Therapy dogs may carry germs

Therapy dogs may carry germs

Dangerous pathogens can be spread from humans to dogs and back again, one study finds.
source-image
Jul 17, 2009
By dvm360.com staff

Therapy dogs spread cheer and goodwill to hospital patients. But a new study shows they may also spread germs. Researchers from the University of Guelph’s veterinary school in Ontario, Canada, found that viruses like methicillin-resistant staphylococcus (MRSA) and Clostridium difficile may have been transferred to therapy dogs when patients handled or kissed them, or through exposure to a contaminated environment. The researchers examined 26 therapy dog-and-handler teams in 2007, testing the dogs’ forepaws and their handlers’ hands for the pathogens before they entered medical facilities.

The researchers then compared the results before the teams entered the facilities to those after they left. After visiting an acute-care facility, one dog was found to have C. difficile on its paws. In a separate instance, MRSA was detected on the lead researcher’s hands after handling a dog that had visited a long-term care facility.

The authors of the study concluded that to contain the spreading of germs, hospital patients and dog handlers should follow recommended hand-sanitation procedures.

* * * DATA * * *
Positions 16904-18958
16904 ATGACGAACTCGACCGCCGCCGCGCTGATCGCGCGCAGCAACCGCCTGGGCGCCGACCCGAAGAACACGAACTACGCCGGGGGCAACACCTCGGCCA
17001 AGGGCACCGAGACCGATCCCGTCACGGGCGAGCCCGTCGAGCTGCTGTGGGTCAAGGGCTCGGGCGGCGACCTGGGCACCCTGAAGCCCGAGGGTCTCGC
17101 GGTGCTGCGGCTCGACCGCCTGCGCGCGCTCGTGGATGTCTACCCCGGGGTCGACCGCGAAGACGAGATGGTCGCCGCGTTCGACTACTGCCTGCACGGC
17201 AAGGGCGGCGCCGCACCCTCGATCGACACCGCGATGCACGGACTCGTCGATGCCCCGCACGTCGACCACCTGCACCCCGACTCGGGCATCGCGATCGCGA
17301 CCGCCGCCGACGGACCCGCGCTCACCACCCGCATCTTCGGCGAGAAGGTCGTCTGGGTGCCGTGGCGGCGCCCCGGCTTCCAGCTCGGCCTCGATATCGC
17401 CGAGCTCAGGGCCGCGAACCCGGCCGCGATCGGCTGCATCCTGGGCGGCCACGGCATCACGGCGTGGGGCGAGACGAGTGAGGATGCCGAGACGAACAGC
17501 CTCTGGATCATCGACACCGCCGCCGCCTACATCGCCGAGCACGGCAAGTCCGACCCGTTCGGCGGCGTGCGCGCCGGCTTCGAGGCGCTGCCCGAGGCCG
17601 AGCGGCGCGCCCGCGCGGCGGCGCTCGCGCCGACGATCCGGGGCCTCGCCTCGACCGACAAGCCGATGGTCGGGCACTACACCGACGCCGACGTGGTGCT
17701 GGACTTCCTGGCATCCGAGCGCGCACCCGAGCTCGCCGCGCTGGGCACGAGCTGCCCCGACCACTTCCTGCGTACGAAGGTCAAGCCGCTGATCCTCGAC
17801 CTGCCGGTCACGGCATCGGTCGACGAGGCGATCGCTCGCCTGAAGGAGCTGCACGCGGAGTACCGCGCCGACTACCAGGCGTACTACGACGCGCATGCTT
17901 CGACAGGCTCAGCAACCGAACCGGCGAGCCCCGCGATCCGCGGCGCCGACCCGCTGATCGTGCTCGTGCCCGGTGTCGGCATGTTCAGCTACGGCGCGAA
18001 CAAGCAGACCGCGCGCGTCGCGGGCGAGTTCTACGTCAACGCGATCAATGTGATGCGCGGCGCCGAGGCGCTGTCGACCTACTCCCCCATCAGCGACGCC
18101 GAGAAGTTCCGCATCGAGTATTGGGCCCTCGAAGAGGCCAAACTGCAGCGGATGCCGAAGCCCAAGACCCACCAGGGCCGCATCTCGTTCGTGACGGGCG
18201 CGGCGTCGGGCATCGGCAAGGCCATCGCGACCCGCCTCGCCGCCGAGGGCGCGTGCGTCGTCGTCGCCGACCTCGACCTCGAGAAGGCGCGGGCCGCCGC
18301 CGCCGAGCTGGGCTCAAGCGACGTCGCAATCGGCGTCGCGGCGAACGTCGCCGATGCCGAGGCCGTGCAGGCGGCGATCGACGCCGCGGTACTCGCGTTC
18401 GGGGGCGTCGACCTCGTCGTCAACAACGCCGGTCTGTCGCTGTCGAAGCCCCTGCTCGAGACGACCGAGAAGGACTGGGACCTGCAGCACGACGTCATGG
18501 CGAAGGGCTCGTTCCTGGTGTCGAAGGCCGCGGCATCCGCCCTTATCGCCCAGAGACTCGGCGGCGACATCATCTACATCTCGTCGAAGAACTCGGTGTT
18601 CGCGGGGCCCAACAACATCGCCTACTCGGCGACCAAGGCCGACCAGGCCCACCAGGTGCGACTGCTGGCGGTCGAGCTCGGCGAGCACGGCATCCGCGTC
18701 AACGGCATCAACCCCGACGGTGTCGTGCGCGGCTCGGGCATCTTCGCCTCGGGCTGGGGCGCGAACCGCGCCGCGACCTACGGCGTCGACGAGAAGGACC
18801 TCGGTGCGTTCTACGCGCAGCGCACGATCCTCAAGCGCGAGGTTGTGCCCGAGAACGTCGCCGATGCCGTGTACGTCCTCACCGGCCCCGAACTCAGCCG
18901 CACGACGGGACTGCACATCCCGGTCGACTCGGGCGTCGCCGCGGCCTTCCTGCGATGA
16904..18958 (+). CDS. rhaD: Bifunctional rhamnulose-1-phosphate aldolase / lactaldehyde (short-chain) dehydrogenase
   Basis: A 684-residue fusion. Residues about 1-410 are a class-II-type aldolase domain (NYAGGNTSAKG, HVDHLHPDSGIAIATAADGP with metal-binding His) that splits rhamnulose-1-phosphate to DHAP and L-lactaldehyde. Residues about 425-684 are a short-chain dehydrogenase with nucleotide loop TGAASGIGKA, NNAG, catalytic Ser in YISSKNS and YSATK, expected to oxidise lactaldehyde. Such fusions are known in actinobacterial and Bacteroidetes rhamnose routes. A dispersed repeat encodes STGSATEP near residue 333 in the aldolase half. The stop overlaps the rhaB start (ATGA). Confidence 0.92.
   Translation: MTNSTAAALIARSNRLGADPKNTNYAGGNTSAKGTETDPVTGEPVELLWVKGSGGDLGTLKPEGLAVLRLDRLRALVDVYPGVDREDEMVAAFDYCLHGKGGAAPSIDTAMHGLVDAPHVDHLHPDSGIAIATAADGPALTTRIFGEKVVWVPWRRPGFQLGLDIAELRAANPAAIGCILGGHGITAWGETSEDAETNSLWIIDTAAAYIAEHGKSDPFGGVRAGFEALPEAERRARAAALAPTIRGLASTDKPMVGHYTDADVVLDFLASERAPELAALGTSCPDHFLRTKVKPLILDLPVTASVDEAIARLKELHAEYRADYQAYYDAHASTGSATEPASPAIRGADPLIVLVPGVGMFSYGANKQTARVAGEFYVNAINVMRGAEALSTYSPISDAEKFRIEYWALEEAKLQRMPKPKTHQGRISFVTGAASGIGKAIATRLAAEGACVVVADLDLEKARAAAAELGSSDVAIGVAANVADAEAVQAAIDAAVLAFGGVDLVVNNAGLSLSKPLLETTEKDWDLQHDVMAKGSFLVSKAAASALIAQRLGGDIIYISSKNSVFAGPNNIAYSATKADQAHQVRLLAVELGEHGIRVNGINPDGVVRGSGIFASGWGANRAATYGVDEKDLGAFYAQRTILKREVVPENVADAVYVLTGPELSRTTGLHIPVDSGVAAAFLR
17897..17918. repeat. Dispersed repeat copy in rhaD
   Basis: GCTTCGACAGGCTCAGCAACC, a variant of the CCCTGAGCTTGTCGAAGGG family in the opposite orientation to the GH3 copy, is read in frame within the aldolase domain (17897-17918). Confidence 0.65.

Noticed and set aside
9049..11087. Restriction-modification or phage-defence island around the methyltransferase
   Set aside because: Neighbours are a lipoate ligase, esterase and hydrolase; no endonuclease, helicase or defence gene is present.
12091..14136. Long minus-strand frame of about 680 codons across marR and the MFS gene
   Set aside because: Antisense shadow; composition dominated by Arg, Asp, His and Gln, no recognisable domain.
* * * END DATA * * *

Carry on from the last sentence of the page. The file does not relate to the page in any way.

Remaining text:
The study was published online in the March 28, 2009, issue of the Journal of Hospital Infection.

Hot topics on dvm360

Dog of Dallas Ebola patient will not be euthanized, authorities say

Health officials have quarantined and will monitor dog and amid concerns surrounding deadly virus.

Video: How to perform a belt-loop gastropexy

Prevent GDV in your at-risk patients with this simple technique.

Stretch your skills to earn more in veterinary practice

Finding new tasks could be the key to generating more income for your practice—and boosting your pay.

Veterinary community stunned by Sophia Yin's unexpected death

Prominent veterinary behaviorist died of suicide Sept. 28.

Study shows sustained salary slump for veterinary support staff

Since 2009, technicians paid by the hour have experienced a bump in pay, but pay for other team members has stayed stagnant, according to data from the 2014 Firstline Career Path Study. Here’s a look at changes in team pay from 2009 to 2013.